Human Resources

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In a 2008 research study about advertising and diversity, the majority of respondents said that the human resource department is the leader of diversity and inclusion in their companies. With that said, this Web site should help you to synthesize some of the multicultural and diversity literature and make it relevant to advertising.

However, we recognize that the entire company must be engaged to make diversity and inclusion become realities within any organization. Since your office is the front door, training door and exit door to companies, your role is critical in the mix.

These modules should help you focus on building a more productive and creative team through enhancing its diversity and inclusiveness. Everyone in the company is unique, and valuing that unique background helps agencies, clients and media to be more creative and solve marketing challenges better. Select one of the areas below to see how you can become a stronger player in making advertising more inclusive.


Personalizing Inclusion and Diversity: Valuing others requires self-understanding

Mentoring: Learning from each other leads to moving forward together

Career Mapping: Strategic planning yields progress in advertising


Human Resource Tips for Personalizing Inclusion and Diversity:

Although the majority of companies continue to see diversity as a human-resources issue, the economic downturn is forcing diversity programs to reshape themselves and migrate into the business and marketing arms of organizations. As a strategic business partner, your internal clients rely on you to consistently use values to guide decisions and behavior. You can influence your organization’s culture and set the tone for inclusiveness with how you choose to communicate with the workforce. Here’s how:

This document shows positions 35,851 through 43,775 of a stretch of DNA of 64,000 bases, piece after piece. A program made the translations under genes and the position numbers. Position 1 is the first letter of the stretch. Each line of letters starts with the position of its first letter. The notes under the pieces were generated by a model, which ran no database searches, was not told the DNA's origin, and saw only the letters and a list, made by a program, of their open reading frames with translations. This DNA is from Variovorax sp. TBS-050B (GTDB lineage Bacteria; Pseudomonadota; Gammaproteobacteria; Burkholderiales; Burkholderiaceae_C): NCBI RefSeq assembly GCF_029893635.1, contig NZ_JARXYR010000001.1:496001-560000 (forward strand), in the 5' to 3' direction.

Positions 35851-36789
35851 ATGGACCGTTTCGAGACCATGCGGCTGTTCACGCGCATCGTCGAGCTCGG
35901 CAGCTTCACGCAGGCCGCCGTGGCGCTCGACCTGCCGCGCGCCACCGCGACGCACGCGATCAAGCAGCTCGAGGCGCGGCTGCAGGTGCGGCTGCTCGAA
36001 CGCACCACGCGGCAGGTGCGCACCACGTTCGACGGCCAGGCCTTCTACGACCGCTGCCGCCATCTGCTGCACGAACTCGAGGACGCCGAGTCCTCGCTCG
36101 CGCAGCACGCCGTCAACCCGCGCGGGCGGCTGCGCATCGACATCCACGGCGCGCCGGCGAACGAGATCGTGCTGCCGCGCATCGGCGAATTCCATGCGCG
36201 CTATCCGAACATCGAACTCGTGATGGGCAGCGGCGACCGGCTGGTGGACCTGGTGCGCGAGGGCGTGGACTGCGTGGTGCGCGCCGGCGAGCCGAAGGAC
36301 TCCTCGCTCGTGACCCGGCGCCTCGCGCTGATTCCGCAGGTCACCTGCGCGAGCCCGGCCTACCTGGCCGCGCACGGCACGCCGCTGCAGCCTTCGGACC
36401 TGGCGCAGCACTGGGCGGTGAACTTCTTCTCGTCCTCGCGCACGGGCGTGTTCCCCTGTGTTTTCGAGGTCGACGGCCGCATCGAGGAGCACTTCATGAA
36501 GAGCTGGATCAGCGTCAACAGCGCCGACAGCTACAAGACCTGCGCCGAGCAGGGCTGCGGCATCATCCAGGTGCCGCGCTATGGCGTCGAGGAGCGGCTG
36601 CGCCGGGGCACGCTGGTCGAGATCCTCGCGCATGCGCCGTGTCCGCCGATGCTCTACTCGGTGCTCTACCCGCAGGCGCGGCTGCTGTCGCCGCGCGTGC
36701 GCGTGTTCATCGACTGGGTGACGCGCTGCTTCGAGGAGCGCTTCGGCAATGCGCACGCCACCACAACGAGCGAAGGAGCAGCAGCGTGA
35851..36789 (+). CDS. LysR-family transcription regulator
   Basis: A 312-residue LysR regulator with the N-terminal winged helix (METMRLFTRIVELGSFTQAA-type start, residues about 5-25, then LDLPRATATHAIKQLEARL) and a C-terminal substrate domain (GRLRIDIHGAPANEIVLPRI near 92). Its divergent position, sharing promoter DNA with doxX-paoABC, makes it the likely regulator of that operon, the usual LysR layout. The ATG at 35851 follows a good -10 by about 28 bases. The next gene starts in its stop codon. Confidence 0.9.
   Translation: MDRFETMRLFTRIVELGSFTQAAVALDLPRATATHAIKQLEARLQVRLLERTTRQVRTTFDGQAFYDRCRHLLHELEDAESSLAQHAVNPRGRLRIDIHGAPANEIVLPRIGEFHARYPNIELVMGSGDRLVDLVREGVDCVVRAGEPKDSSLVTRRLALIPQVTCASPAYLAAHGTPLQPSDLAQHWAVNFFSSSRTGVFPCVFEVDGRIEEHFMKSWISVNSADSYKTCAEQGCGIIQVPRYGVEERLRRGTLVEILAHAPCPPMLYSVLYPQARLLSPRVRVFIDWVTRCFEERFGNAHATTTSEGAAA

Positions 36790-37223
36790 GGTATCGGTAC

1. Subscribe to workforce diversity publications, get to know people of other cultures, ask questions to learn more and develop an honest interest in becoming culturally skilled. Increasing your knowledge can significantly impact your decision-making in recruitment, retention and all other areas of your discipline.
  2. Challenge inappropriate behaviors/comments and barriers to inclusiveness. Provide an open and non-threatening environment where people with different approaches and styles are encouraged to share.
  3. Manage stereotypical gut reactions to people, perspectives and ideas that are different from your own.
  4. Hire a diversity-consulting firm or recruit a proven diversity champion to help move the needle by conducting a culture audit and recommending needed changes.


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